Postoperative pelvic abscesses in patients submitted to colorectal surgery are challenging. The surgical approach may be too risky, and image-guided drainage often is difficult due to the complex anatomy of the pelvis. This article describes novel access for drainage of a pelvic collection using a minimally invasive natural orifice approach.
A 37 year-old man presented with sepsis due to a pelvic abscess during the second postoperative week after a Hartmann procedure due to perforated rectal cancer. Percutaneous drainage was determined by computed tomography to be unsuccessful, and another operation was considered to be hazardous. Because the pelvic fluid was very close to the rectal stump, transrectal drainage was planned. The rectal stump was opened using transanal endoscopic microsurgery (TEM) instruments. The endoscope was advanced through the TEM working channel and the rectal stump opening, accessing the abdominal cavity and pelvic collection.
The pelvic collection was endoscopically drained and the local cavity washed with saline through the scope channel. A Foley catheter was placed in the rectal stump. The patient’s recovery after the procedure was successful, without the need for further intervention.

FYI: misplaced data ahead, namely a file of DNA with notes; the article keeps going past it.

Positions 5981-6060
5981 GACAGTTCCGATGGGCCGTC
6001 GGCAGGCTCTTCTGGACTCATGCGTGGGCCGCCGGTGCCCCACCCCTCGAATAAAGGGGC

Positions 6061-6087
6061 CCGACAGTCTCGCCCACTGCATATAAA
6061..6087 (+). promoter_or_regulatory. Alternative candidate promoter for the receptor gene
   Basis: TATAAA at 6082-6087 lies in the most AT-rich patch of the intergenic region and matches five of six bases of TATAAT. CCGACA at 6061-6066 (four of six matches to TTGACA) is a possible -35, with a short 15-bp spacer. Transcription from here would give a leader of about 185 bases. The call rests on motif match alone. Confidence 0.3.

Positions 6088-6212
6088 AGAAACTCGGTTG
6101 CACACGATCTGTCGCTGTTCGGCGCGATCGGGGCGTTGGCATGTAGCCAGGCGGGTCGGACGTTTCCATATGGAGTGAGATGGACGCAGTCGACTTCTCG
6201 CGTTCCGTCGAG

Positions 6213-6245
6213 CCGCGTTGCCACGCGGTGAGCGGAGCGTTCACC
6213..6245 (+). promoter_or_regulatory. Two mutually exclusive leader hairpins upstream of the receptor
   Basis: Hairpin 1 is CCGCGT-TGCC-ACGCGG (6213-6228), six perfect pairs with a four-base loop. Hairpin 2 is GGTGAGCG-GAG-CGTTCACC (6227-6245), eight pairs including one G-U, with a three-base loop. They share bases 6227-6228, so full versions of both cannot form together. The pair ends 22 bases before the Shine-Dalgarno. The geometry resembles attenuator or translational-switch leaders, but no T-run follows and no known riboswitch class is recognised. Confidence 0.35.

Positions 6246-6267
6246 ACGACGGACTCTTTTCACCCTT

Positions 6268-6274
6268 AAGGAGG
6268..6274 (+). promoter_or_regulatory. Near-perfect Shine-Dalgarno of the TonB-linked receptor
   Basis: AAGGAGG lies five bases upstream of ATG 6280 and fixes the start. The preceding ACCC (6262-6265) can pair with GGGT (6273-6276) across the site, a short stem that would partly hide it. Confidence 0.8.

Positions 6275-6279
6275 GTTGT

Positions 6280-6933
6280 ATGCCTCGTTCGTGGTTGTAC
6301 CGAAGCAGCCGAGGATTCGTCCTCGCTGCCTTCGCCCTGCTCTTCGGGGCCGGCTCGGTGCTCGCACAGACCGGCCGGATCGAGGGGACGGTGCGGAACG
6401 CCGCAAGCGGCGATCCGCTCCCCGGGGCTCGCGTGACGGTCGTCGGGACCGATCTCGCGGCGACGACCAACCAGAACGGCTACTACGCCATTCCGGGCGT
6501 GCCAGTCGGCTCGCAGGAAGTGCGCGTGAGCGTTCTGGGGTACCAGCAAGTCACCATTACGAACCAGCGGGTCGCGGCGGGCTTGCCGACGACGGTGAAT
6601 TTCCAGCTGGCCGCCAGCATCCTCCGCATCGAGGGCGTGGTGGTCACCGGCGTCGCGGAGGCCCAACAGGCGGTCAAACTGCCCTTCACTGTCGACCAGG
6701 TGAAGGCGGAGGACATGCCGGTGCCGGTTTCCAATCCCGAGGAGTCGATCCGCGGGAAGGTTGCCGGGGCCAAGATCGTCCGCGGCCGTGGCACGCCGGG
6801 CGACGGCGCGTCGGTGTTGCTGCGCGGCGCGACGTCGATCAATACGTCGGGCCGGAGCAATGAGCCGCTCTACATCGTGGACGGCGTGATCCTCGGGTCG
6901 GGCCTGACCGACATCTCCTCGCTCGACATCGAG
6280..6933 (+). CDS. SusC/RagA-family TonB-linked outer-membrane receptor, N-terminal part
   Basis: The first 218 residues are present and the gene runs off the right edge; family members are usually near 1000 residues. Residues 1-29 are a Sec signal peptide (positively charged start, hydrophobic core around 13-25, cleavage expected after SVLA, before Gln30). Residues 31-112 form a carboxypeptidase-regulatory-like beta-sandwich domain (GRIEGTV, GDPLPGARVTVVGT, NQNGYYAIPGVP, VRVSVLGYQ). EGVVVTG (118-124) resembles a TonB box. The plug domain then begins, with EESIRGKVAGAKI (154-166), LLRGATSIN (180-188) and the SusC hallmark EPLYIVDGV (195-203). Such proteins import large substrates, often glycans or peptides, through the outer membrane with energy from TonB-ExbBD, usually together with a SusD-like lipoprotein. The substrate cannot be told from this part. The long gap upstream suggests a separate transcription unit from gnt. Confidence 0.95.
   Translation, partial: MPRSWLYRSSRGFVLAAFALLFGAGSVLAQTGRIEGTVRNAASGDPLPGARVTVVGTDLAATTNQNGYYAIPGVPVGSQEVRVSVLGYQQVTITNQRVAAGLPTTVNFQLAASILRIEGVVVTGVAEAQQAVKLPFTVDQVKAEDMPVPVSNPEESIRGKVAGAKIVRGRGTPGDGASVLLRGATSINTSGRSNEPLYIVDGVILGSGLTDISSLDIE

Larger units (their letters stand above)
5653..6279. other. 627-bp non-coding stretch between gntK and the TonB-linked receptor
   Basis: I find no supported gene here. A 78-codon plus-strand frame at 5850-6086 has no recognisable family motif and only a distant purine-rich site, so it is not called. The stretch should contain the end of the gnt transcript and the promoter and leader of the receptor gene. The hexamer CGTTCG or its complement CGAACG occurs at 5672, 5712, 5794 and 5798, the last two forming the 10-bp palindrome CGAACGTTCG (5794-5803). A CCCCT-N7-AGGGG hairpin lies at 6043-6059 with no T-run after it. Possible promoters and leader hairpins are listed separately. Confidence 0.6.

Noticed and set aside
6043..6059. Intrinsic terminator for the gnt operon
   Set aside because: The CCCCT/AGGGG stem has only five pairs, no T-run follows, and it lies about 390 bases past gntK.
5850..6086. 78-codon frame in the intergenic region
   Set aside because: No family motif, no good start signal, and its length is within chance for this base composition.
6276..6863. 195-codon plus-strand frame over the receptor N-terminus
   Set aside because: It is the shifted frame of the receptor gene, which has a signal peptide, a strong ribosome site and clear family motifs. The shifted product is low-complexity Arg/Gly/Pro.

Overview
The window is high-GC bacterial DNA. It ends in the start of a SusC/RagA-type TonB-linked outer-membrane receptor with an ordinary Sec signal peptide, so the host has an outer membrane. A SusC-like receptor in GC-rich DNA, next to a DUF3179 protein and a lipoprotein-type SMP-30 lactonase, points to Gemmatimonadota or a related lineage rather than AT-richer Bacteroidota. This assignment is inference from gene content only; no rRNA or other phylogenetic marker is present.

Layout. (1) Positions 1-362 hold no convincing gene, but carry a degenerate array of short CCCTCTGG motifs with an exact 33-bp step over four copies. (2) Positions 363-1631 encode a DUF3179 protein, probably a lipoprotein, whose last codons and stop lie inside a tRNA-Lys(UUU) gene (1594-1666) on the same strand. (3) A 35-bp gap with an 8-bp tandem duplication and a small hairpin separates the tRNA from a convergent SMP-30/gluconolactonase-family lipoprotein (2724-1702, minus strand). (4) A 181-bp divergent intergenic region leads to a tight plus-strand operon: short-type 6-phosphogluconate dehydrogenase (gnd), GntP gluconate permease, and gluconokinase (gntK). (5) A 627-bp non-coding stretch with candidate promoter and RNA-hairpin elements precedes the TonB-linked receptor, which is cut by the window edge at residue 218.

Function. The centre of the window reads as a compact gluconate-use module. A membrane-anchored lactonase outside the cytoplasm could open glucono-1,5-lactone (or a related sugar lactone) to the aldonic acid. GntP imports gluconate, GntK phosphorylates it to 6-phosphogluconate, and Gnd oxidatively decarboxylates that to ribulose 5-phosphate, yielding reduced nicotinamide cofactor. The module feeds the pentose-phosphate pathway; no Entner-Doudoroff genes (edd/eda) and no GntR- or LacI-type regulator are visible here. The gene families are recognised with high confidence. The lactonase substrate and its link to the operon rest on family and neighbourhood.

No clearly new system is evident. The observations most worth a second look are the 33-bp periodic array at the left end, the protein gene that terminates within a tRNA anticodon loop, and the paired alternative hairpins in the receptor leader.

Transrectal endoscopic drainage may be an option for selected cases of pelvic fluid collection in patients submitted to Hartmann’s procedure. The technique allows not only fluid drainage but also visualization of the local cavity, cleavage of multiloculated abscesses, and saline irrigation if necessary. The use of TEM instrumentation allows safe access to the peritoneal cavity.
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B. C. Martins, Carlos Frederico Sparapan Marques, Caio Sérgio Rizkallah Nahas, Fábio Yuji Hondo, Wilson Pollara, Sérgio Carlos Nahas, U. Ribeiro Junior, Ivan Cecconello, and Fauze Maluf-Filho have no conflicts of interest or financial ties to disclose.
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Martins, B.C., Marques, C.F.S., Nahas, C.S.R. et al. A novel approach for the treatment of pelvic abscess: transrectal endoscopic drainage facilitated by transanal endoscopic microsurgery access. Surg Endosc 26, 2667–2670 (2012). https://doi.org/10.1007/s00464-012-2215-6
- Abdominal abscess
- Therapeutic endoscopy